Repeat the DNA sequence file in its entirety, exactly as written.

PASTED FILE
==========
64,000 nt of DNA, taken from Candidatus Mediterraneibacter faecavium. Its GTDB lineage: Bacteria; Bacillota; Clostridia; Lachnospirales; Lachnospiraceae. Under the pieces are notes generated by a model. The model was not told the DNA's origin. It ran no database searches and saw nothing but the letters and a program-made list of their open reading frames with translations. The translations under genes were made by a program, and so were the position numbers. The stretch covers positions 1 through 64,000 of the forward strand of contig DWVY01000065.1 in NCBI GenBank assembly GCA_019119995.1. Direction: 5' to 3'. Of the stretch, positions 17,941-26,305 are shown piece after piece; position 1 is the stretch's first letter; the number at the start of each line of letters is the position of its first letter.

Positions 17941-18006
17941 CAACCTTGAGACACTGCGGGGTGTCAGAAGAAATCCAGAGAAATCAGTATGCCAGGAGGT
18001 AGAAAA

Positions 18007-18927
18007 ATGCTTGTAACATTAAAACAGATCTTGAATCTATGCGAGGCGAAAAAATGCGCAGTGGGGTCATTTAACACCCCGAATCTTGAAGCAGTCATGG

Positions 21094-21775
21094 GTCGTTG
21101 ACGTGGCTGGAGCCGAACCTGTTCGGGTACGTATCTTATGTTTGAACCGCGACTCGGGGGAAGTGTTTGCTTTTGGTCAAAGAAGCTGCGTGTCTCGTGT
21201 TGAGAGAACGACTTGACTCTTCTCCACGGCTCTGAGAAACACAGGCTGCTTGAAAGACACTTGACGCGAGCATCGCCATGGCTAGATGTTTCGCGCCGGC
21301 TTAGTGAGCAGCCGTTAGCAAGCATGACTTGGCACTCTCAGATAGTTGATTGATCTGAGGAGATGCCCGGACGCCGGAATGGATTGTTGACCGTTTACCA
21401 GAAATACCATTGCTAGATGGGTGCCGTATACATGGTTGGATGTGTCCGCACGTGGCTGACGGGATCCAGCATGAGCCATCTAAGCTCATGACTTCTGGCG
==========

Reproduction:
64,000 nt of DNA, taken from Candidatus Mediterraneibacter faecavium. Its GTDB lineage: Bacteria; Bacillota; Clostridia; Lachnospirales; Lachnospiraceae. Under the pieces are notes generated by a model. The model was not told the DNA's origin. It ran no database searches and saw nothing but the letters and a program-made list of their open reading frames with translations. The translations under genes were made by a program, and so were the position numbers. The stretch covers positions 1 through 64,000 of the forward strand of contig DWVY01000065.1 in NCBI GenBank assembly GCA_019119995.1. Direction: 5' to 3'. Of the stretch, positions 17,941-26,305 are shown piece after piece; position 1 is the stretch's first letter; the number at the start of each line of letters is the position of its first letter.

Positions 17941-18006
17941 CAACCTTGAGACACTGCGGGGTGTCAGAAGAAATCCAGAGAAATCAGTATGCCAGGAGGT
18001 AGAAAA

Positions 18007-18927
18007 ATGCTTGTAACATTAAAACAGATCTTGAATCTATGCGAGGCGAAAAAATGCGCAGTGGGGTCATTTAACACCCCGAATCTTGAAGCAGTCATGG

Positions 21094-21775
21094 GTCGTTG
21101 ACGTGGCTGGAGCCGAACCTGTTCGGGTACGTATCTTATGTTTGAACCGCGACTCGGGGGAAGTGTTTGCTTTTGGTCAAAGAAGCTGCGTGTCTCGTGT
21201 TGAGAGAACGACTTGACTCTTCTCCACGGCTCTGAGAAACACAGGCTGCTTGAAAGACACTTGACGCGAGCATCGCCATGGCTAGATGTTTCGCGCCGGC
21301 TTAGTGAGCAGCCGTTAGCAAGCATGACTTGGCACTCTCAGATAGTTGATTGATCTGAGGAGATGCCCGGACGCCGGAATGGATTGTTGACCGTTTACCA
21401 GAAATACCATTGCTAGATGGGTGCCGTATACATGGTTGGATGTGTCCGCACGTGGCTGACGGGATCCAGCATGAGCCATCTAAGCTCATGACTTCTGGCG